CMS Plan to Implement Lab Test Pricing Regulation Gets Critical First Response From Industry | GenomeWeb

CMS Plan to Implement Lab Test Pricing Regulation Gets Critical First Response From Industry

NEW YORK (GenomeWeb) – The Centers for Medicare & Medicaid Services' preliminary proposal for a massive pricing overhaul for clinical diagnostics to take effect in 2017 has already garnered significant industry criticism.

On Friday CMS released a 130-page document laying out its initial plan for how to implement the "Protecting Access to Medicare Act of 2014," which became law last year and seeks to establish a market-based payment system for diagnostics under the Clinical Laboratory Fee Schedule (CLFS).

Under the law, "applicable laboratories" will report to CMS rates from private payors for each clinical diagnostic lab test and the volumes for each test over a specified period of time. Based on this information, CMS will calculate a weighted median payment amount for each test.

PAMA stipulates that Medicare payment for a test cannot be reduced more than 10 percent compared to the price in the previous year between 2017 and 2019 or more than 15 percent between 2020 and 2022. However, labs that fail to report their rates or misrepresent their rates can be penalized as much as $10,000 per day, according to CMS' plan.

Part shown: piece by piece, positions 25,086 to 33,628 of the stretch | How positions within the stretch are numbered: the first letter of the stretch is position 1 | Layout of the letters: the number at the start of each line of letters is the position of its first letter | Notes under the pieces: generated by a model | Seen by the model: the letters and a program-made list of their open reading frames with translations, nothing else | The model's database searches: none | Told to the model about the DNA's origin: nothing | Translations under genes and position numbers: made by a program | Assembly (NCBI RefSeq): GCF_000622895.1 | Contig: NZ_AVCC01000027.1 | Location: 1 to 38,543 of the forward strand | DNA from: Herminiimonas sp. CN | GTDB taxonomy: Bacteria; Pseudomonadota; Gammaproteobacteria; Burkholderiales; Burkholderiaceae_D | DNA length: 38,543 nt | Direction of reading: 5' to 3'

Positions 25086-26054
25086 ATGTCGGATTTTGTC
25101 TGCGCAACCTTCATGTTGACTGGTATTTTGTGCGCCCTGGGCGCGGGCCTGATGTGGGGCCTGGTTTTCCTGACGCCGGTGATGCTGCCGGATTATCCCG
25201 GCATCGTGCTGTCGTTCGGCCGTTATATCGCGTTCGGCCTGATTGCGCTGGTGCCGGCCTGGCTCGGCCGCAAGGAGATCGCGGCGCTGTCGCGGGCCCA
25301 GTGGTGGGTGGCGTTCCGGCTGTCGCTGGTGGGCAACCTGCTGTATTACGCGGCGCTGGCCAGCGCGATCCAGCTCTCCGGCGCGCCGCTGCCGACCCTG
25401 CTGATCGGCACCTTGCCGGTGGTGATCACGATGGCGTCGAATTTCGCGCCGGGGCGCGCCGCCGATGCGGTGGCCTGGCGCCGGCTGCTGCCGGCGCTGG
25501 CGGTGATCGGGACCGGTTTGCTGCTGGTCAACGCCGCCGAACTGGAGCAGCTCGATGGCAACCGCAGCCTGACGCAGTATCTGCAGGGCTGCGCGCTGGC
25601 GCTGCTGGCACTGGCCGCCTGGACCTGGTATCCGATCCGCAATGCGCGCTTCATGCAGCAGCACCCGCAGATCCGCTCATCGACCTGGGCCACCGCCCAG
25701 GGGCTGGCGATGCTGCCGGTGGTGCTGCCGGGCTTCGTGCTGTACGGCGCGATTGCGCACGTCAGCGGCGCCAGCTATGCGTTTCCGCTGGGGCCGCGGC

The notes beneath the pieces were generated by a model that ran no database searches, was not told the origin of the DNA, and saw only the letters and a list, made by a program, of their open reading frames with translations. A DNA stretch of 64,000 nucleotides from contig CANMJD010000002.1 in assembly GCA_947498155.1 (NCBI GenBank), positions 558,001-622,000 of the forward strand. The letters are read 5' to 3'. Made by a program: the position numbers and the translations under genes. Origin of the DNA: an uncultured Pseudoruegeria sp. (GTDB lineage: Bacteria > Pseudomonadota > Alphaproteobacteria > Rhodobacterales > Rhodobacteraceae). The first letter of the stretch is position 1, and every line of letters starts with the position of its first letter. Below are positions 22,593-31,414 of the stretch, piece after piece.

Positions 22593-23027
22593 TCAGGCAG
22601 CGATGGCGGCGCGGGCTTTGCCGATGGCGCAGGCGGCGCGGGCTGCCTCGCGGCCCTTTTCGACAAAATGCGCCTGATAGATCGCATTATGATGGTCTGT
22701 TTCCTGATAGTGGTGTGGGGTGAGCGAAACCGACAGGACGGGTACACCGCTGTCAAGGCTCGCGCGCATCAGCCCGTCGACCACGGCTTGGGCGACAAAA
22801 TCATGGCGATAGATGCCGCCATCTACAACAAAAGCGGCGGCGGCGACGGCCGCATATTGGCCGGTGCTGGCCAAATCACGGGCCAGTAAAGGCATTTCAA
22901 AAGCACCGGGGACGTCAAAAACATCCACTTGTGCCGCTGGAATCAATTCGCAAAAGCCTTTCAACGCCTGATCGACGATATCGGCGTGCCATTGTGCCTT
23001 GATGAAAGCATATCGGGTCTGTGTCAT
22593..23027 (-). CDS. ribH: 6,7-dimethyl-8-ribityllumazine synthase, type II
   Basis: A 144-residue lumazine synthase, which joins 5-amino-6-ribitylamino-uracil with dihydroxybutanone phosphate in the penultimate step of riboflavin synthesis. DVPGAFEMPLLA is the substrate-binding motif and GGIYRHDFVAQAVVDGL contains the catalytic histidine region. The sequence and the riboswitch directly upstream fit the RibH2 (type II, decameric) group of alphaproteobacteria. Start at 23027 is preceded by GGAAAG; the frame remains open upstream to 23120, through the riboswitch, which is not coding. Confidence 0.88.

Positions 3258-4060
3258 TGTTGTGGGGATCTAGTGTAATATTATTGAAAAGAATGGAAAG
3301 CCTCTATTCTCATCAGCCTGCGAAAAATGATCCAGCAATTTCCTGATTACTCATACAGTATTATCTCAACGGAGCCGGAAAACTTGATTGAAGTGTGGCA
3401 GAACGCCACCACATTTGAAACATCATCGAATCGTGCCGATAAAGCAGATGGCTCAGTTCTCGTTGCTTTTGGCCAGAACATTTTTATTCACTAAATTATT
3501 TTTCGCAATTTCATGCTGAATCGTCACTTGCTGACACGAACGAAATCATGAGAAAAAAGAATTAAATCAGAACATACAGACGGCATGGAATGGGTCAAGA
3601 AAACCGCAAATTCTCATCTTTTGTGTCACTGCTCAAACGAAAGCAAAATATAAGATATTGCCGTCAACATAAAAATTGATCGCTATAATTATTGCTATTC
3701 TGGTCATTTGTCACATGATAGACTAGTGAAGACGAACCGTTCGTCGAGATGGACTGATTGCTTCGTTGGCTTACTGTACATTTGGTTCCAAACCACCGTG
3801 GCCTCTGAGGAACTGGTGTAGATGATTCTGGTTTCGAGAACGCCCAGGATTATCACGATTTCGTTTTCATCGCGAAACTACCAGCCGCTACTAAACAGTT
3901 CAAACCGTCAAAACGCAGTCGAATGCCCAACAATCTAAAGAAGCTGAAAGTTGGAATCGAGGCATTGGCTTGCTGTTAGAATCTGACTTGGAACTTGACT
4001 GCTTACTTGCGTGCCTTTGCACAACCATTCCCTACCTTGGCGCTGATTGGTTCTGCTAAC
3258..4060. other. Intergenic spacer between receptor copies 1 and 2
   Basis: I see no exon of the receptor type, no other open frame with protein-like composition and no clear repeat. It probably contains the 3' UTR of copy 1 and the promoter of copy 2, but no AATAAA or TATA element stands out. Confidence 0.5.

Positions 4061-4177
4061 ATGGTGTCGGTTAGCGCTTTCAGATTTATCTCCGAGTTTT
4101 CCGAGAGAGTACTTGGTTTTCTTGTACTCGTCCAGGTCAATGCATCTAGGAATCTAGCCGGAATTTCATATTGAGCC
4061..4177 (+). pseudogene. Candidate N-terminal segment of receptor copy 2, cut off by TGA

While PAMA was still being considered by Congress, diverse stakeholders in the life sciences field that often disagree on policy issues — including labs, diagnostic technology firms, and developers of single-source, algorithm based tests — came together behind the legislation. They did so at the time, recognizing that PAMA offered a better alternative in light of deep Medicare payment cuts hanging over the lab industry. However, CMS' plan appears to have revived enduring policy divisions between makers of "generic" LDTs (e.g. KRAS testing) and labs with "branded" tests (e.g. Genomic Health's Oncotype DX).

In its proposal, CMS defined "applicable laboratory" as one that receives more than 50 percent of its Medicare revenues as paid under the CLFS or PFS. This would rule out hospital labs from having to report fees. Additionally, labs that have Medicare revenues of less than $50,000 wouldn't qualify as an "applicable laboratory," according to CMS.